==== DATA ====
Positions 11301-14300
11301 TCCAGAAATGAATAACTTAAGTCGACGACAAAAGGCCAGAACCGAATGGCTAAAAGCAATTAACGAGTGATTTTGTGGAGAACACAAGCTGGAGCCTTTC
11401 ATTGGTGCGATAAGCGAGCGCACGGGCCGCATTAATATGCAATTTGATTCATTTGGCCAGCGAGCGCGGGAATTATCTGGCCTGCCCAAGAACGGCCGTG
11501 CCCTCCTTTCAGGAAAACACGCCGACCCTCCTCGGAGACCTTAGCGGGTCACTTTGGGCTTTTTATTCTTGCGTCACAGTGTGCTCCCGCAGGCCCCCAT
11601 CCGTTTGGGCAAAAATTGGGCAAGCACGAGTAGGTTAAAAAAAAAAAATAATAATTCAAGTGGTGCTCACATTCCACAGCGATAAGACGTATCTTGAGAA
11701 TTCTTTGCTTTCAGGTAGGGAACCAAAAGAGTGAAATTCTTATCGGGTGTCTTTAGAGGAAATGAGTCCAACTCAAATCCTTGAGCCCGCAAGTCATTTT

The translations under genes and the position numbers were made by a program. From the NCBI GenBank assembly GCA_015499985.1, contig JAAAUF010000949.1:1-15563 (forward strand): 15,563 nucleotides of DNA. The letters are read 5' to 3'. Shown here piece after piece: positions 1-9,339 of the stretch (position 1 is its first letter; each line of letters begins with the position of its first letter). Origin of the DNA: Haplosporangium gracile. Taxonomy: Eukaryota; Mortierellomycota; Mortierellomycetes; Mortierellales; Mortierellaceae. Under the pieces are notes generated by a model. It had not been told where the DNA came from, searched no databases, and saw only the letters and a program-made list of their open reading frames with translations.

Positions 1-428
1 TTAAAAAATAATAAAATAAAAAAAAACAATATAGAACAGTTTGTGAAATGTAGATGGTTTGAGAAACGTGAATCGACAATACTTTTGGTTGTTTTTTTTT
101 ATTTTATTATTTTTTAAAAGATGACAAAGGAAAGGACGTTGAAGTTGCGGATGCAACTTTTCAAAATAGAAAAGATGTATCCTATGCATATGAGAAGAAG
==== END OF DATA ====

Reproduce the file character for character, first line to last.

Positions 11301-14300
11301 TCCAGAAATGAATAACTTAAGTCGACGACAAAAGGCCAGAACCGAATGGCTAAAAGCAATTAACGAGTGATTTTGTGGAGAACACAAGCTGGAGCCTTTC
11401 ATTGGTGCGATAAGCGAGCGCACGGGCCGCATTAATATGCAATTTGATTCATTTGGCCAGCGAGCGCGGGAATTATCTGGCCTGCCCAAGAACGGCCGTG
11501 CCCTCCTTTCAGGAAAACACGCCGACCCTCCTCGGAGACCTTAGCGGGTCACTTTGGGCTTTTTATTCTTGCGTCACAGTGTGCTCCCGCAGGCCCCCAT
11601 CCGTTTGGGCAAAAATTGGGCAAGCACGAGTAGGTTAAAAAAAAAAAATAATAATTCAAGTGGTGCTCACATTCCACAGCGATAAGACGTATCTTGAGAA
11701 TTCTTTGCTTTCAGGTAGGGAACCAAAAGAGTGAAATTCTTATCGGGTGTCTTTAGAGGAAATGAGTCCAACTCAAATCCTTGAGCCCGCAAGTCATTTT

The translations under genes and the position numbers were made by a program. From the NCBI GenBank assembly GCA_015499985.1, contig JAAAUF010000949.1:1-15563 (forward strand): 15,563 nucleotides of DNA. The letters are read 5' to 3'. Shown here piece after piece: positions 1-9,339 of the stretch (position 1 is its first letter; each line of letters begins with the position of its first letter). Origin of the DNA: Haplosporangium gracile. Taxonomy: Eukaryota; Mortierellomycota; Mortierellomycetes; Mortierellales; Mortierellaceae. Under the pieces are notes generated by a model. It had not been told where the DNA came from, searched no databases, and saw only the letters and a program-made list of their open reading frames with translations.

Positions 1-428
1 TTAAAAAATAATAAAATAAAAAAAAACAATATAGAACAGTTTGTGAAATGTAGATGGTTTGAGAAACGTGAATCGACAATACTTTTGGTTGTTTTTTTTT
101 ATTTTATTATTTTTTAAAAGATGACAAAGGAAAGGACGTTGAAGTTGCGGATGCAACTTTTCAAAATAGAAAAGATGTATCCTATGCATATGAGAAGAAG